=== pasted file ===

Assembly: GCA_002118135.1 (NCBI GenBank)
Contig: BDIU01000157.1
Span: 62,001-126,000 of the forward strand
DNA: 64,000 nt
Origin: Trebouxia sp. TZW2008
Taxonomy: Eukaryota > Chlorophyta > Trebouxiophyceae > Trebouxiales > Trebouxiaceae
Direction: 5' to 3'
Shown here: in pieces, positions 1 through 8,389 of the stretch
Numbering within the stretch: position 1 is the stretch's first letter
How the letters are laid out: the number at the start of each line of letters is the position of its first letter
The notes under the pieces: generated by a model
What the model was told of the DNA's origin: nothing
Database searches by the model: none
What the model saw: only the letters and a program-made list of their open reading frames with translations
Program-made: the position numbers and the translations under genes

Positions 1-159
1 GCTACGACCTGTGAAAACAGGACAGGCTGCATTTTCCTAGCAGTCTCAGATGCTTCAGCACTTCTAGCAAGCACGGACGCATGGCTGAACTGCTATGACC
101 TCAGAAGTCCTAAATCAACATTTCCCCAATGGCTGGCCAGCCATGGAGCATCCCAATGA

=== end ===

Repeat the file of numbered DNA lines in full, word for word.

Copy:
Assembly: GCA_002118135.1 (NCBI GenBank)
Contig: BDIU01000157.1
Span: 62,001-126,000 of the forward strand
DNA: 64,000 nt
Origin: Trebouxia sp. TZW2008
Taxonomy: Eukaryota > Chlorophyta > Trebouxiophyceae > Trebouxiales > Trebouxiaceae
Direction: 5' to 3'
Shown here: in pieces, positions 1 through 8,389 of the stretch
Numbering within the stretch: position 1 is the stretch's first letter
How the letters are laid out: the number at the start of each line of letters is the position of its first letter
The notes under the pieces: generated by a model
What the model was told of the DNA's origin: nothing
Database searches by the model: none
What the model saw: only the letters and a program-made list of their open reading frames with translations
Program-made: the position numbers and the translations under genes

Positions 1-159
1 GCTACGACCTGTGAAAACAGGACAGGCTGCATTTTCCTAGCAGTCTCAGATGCTTCAGCACTTCTAGCAAGCACGGACGCATGGCTGAACTGCTATGACC
101 TCAGAAGTCCTAAATCAACATTTCCCCAATGGCTGGCCAGCCATGGAGCATCCCAATGA